The all-EVM (electronic voting machine) city polls had witnessed only a little over 27% vote casting, lowest ever turnout in such elections in the country
Some electoral experts and civil society members have attributed the poor turnout of voters in elections to Dhaka’s two city corporations to the people’s lost confidence in the country’s electoral system.
They also expressed a sense of urgency in urging the Election Commission to find out the reasons why voters, in large majority, shied away from casting their votes in Saturday’s elections.
The all-EVM (electronic voting machine) city polls had witnessed only a little over 27% vote casting, lowest ever turnout in such elections in the country.
Election Commission data shows the turnout was 29.2% for Dhaka South City Corporation (DSCC) election and only 25.30% for Dhaka North City Corporation (DNCC).
It was 35.87% for DNCC and 48.57% for DSCC in the elections held in 2015.
Elections into other city corporations in Bangladesh held since 1994 had turnouts to the range of 60-80%.
‘Bring voters’ confidence back’
Shushashoner Jonno Nagorik (Shujan) Secretary Badiul Alam Majumdar on Sunday said voters felt fear of visiting polling centres because of huge showdown of the ruling party supporters while they also have lack of trust on the current Election Commission.
“Our election system is on the verge of collapse. If people continue to lose their interest for voting rights, the democracy will fail,” he said.
He stressed on the necessity to form an Election Commission that can bring back public trust on it.
Transparency International, Bangladesh Executive Director Iftekharuzzaman said the commission utterly failed to prove that people do have the right to exercise their franchise.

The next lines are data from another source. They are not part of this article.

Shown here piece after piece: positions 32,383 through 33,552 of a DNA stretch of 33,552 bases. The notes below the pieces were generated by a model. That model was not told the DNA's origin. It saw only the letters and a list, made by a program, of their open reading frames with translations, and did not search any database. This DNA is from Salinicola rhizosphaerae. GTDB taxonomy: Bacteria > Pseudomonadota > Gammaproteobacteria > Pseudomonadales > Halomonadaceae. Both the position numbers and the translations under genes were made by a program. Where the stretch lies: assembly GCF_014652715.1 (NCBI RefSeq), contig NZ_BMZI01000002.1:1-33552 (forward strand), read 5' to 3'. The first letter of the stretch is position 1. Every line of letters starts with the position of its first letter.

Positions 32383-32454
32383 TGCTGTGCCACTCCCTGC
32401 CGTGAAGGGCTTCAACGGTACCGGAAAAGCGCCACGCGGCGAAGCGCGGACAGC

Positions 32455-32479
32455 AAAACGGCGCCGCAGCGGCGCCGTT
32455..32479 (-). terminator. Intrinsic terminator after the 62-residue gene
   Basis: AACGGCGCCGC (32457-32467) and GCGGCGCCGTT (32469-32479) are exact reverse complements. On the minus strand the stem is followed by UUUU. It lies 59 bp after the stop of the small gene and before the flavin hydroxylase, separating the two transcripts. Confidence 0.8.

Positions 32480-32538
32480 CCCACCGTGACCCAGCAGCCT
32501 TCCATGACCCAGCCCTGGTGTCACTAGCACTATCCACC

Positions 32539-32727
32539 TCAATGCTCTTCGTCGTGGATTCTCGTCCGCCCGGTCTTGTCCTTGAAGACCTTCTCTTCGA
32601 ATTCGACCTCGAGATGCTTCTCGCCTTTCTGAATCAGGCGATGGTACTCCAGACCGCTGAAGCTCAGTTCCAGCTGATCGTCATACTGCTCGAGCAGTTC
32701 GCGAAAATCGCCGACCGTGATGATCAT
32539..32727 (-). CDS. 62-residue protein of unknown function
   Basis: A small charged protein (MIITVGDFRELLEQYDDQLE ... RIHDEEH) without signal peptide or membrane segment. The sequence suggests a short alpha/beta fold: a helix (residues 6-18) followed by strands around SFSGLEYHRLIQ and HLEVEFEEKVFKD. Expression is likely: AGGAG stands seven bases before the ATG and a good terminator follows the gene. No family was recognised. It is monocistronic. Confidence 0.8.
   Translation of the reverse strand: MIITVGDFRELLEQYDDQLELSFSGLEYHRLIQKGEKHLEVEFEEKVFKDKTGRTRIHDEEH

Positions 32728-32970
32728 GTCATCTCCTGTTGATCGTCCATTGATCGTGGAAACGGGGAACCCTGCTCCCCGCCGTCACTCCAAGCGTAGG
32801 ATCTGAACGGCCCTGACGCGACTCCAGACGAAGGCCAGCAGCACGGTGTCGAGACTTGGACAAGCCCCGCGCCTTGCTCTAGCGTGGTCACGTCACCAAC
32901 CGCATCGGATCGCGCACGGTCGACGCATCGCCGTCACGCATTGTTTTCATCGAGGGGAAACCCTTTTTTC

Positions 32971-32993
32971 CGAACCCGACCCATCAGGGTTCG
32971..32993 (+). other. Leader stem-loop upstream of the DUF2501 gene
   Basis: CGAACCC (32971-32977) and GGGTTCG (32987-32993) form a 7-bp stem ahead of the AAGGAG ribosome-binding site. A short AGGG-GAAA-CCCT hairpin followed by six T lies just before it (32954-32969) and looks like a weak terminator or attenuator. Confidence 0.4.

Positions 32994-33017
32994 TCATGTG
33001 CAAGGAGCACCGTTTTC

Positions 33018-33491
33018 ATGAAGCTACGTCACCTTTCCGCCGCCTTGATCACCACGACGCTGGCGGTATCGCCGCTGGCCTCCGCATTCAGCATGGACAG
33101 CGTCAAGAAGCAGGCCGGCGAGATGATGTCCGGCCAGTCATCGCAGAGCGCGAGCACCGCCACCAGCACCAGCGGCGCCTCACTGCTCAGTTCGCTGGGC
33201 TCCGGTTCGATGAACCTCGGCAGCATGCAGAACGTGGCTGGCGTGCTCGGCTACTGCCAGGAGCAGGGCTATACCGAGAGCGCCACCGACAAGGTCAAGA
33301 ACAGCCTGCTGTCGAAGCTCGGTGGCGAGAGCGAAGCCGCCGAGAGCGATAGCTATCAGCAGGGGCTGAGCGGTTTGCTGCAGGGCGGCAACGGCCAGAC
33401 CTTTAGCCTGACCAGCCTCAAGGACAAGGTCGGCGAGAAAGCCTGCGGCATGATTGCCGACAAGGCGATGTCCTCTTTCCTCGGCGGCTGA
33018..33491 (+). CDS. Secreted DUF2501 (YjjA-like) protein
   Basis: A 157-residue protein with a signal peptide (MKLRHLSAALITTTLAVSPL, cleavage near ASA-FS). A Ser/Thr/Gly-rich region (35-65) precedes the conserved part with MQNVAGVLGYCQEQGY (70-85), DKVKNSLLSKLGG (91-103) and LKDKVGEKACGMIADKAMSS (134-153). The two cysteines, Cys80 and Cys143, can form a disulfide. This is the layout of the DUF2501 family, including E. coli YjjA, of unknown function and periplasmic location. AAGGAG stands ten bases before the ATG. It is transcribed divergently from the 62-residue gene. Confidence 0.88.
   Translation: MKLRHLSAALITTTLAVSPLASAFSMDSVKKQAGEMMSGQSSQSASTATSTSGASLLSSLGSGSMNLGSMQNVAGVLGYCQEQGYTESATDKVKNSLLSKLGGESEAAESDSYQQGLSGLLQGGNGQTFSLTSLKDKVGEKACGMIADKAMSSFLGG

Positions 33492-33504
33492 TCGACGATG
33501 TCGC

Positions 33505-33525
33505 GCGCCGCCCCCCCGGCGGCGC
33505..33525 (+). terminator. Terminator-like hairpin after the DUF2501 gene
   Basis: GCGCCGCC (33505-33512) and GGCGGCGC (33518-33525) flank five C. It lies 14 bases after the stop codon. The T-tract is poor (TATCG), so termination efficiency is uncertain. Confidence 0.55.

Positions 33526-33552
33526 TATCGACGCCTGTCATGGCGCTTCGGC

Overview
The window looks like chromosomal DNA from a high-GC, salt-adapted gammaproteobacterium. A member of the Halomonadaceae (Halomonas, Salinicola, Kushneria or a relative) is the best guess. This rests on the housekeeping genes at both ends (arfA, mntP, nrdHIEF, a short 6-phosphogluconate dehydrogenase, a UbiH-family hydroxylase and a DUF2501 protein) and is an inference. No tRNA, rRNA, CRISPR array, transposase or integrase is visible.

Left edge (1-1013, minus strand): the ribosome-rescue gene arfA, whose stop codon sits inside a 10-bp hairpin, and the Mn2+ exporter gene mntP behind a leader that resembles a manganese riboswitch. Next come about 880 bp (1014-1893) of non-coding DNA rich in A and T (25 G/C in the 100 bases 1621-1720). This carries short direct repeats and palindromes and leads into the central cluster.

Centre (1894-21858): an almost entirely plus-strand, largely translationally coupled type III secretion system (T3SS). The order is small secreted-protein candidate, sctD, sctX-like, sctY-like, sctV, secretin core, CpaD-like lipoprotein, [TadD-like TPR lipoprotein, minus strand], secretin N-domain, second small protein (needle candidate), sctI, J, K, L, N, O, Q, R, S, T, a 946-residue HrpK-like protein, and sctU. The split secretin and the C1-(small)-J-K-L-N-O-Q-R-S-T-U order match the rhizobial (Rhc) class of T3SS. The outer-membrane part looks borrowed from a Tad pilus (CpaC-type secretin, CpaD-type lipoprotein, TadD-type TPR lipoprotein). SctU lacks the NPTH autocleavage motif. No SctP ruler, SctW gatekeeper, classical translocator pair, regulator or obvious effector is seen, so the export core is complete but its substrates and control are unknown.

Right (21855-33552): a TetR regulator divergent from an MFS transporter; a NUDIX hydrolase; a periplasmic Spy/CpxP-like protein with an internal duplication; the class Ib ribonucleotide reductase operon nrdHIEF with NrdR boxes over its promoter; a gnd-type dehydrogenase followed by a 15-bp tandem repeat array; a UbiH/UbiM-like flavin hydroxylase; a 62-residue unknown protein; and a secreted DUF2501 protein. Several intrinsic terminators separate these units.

“The election was embarrassing for all citizens of Bangladesh. No initiative was taken to create trust among the voters to exercise their voting rights, so people refrained from casting votes,” he said.
Former election commissioner Brig Gen (Retd) M Sakhawat Hossain said there were huge gatherings of people, mostly ruling party supporters, outside of each polling centre. “I don't know whether they barred voters from coming to polling centres or not; however, the presence of these people wearing badges was a clear violation of electoral laws,” he said.
It is high time to find out why voters are not feeling interested to vote, he added.
Results delayed despite EVMs
The delay by the returning officers in announcing the election results on Saturday night also created doubts among citizens, alleged Shujan Secretary Badiul.
“If the EVMs can read the result within 30 minutes, then why the officials took until midnight to announce the results?” he questioned.
On the other hand, Iftekharuzzaman said it was a good chance for the Election Commission to restore some public trust via EVMs.
“But the commission acted the opposite because of series of complaints regarding violation of electoral rules and code,” he said.
There were incidents of electoral code violations right from the beginning, but they could have been avoided if the commission had taken necessary steps, said Sakhawat.
Building an Election Commission, as an independent institution, is the need of the hour, he stressed.
What EC says
Election Commission Senior Secretary Md Alamgir on Sunday said that they were not completely satisfied with the rates of voter turnout as they expected it to be 50%.
“We thought voters would come to vote spontaneously, but many were out of Dhaka on vacation. Some went to social events, while some were busy with Facebook on the weekend. So, gradually, they felt less interested to visit polling centres and cast their votes,” he said.
Responding to a question, Alamgir said if people had no faith on voting, they would refrain from voting for the ruling party too, but it did not happen during the last general election.
“So the factor of public mistrust on voting or on the Election Commission is not correct,” he added.